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Talks of World Cup payout continue

Premiership Rugby has sought to defuse tension over the payment of World Cup compensation by promising a swift resolution to negotiations with the Rugby Football Union.

International Rugby Board regulations forbid that other matches are staged during the knock-out phase of their global showpiece, which is being hosted by England next year.

Alarmed by the possibility of five income-free months, the Premiership clubs are demanding the RFU cover for the lost revenue amid threats they will hold games in contravention of IRB rules.

Leicester chief executive Simon Cohen has been the most outspoken critic, declaring "It's like going back to the bad old days of serfdom. If there isn't adequate compensation, we should play through".

But Quentin Smith, Premiership Rugby's chairman, stressed at the launch of the 2014-15 competition at Twickenham that talks are nearing a conclusion.

"We're all looking for a swift outcome, something that is in sight," Smith said.

"This is not a negotiation that will drift. The dialogue doesn't have a timeline, but it's at a very advanced stage.

"Until we resolve this the clubs are upset because nobody doesn't want to produce rugby for their sponsors.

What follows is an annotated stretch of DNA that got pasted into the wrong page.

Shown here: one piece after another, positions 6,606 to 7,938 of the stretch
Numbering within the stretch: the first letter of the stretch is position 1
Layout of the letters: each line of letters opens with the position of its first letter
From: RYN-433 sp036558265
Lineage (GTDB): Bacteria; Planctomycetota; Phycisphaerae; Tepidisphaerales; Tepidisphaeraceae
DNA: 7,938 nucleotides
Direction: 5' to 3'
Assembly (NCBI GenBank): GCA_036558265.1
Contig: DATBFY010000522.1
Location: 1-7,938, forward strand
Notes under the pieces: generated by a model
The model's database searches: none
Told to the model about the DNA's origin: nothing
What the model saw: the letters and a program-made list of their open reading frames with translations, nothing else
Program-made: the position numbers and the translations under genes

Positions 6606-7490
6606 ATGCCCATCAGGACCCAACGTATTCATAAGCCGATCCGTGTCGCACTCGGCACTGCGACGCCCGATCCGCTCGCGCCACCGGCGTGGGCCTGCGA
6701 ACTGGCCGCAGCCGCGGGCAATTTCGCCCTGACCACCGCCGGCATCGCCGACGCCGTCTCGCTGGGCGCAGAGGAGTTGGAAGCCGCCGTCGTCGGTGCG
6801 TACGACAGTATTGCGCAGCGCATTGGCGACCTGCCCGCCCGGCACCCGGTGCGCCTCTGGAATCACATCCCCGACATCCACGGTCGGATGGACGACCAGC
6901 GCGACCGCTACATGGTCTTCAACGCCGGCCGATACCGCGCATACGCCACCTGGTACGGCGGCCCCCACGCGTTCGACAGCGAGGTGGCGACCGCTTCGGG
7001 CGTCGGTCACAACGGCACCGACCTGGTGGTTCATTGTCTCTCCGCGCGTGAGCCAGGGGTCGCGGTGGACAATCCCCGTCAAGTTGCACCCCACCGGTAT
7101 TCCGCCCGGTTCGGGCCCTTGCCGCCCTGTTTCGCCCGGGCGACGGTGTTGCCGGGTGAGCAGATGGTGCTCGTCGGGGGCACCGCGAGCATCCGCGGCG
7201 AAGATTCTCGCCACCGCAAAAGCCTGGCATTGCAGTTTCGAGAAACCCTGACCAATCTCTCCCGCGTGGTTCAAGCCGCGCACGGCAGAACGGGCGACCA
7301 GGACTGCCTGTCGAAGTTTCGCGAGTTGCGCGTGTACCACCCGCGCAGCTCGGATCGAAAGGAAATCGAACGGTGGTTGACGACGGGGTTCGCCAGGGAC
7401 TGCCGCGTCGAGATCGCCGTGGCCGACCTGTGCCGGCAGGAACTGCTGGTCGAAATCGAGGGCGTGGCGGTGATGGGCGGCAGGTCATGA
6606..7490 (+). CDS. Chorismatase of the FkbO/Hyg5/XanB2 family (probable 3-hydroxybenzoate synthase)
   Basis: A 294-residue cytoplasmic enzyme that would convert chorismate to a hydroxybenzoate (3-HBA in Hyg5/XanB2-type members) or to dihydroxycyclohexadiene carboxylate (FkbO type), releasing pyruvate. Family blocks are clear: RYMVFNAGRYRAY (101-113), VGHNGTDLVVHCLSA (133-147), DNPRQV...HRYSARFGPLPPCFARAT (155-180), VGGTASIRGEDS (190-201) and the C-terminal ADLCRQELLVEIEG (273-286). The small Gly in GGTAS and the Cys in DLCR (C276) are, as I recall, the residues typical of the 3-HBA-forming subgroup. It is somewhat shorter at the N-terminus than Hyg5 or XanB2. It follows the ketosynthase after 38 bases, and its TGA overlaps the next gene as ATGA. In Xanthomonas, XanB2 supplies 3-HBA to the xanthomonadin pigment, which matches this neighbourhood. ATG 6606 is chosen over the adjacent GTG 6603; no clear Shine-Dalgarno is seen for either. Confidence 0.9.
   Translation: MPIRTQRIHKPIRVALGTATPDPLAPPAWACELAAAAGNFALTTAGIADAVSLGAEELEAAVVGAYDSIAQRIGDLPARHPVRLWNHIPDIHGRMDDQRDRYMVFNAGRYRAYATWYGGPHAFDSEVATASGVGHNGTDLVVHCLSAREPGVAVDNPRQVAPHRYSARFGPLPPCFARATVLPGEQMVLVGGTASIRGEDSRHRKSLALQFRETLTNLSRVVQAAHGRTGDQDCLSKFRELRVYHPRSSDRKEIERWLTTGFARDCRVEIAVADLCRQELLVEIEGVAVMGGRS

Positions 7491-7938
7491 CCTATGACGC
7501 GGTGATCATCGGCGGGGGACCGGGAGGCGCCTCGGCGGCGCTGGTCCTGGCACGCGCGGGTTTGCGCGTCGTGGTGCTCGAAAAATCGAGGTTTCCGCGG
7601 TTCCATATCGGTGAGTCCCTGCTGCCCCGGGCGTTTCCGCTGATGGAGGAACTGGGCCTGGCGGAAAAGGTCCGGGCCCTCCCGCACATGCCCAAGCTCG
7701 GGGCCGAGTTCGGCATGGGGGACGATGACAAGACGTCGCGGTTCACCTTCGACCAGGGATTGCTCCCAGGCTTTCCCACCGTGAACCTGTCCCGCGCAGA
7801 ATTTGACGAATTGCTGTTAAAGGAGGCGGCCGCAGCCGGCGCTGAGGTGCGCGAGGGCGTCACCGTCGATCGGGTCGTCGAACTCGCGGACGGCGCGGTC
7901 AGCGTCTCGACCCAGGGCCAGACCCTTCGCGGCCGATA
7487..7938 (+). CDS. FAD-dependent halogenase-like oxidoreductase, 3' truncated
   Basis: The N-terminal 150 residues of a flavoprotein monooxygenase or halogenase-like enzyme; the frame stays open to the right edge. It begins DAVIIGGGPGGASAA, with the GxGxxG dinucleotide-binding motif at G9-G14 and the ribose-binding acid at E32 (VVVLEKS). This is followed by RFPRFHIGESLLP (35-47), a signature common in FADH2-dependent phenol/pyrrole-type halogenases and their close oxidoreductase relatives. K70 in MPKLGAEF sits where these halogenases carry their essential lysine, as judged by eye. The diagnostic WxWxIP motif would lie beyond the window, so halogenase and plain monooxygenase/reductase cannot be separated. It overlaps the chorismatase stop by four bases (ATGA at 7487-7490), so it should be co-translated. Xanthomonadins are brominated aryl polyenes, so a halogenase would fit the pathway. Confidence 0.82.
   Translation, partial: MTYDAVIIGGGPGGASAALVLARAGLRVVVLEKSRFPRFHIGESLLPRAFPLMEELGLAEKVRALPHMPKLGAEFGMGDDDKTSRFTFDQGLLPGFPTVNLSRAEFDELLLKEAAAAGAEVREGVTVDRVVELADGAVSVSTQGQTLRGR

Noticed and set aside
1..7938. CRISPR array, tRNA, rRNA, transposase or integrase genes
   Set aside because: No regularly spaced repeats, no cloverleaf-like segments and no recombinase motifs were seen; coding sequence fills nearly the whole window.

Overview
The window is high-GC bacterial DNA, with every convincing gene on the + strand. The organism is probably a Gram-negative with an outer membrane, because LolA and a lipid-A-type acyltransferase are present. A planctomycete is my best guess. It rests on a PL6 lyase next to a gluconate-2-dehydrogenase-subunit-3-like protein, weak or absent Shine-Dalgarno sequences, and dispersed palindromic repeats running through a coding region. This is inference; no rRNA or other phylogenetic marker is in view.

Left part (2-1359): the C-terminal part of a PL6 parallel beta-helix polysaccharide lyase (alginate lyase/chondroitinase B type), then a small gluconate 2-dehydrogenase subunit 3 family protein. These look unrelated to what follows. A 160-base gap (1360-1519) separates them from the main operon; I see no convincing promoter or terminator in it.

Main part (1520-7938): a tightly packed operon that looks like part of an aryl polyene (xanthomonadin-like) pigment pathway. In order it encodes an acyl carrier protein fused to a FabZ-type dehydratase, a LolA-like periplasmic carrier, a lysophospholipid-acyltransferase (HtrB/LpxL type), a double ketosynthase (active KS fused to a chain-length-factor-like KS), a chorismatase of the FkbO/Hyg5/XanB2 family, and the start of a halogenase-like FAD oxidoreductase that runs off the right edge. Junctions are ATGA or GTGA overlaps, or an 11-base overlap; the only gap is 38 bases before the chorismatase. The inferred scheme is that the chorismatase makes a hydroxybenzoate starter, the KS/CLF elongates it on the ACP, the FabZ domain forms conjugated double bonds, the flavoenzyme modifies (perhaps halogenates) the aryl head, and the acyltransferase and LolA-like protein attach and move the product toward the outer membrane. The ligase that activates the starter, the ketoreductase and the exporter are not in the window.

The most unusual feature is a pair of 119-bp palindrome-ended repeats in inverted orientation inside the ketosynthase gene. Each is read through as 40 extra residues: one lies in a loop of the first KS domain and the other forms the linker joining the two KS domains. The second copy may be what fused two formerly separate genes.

"The negotiations have been an evolution. There has been a recognition there's a problem that needs to be addressed.

"They're not hostile negotiations and it would be really disappointing if we couldn't work through this."

It has been reported that the clubs are seeking £14million in compensation for the loss of revenue from ticket sales, sponsorship, banqueting and broadcasting and have rejected an offer of £6million from the RFU.

The last game of the 2014-15 regular season is on the weekend of May 16/17 while the World Cup quarter-finals begin on October 17 and it is the length of this break that is causing concern.

"Anyone who has a business that is prevented from trading will suffer a loss," Smith said.

"There will not be a single pound going to the benefit of any club, it's about dealing with the losses that will inevitably occur.

"The challenge has been to establish the extent of the loss and how it can be addressed and covered.

"There has been detailed forensic analysis of the clubs' accounts.

"All of them have different accounts and circumstances and we arrived at an estimate of the loss. It's not a figure plucked out of the air.

"Notwithstanding their difficulty, the negotiations are making progress. It's a work in progress.

"There's no emotion, what's critical to us is that our problems are dealt with with understanding. fairness and commercial reality."


From Belfast Telegraph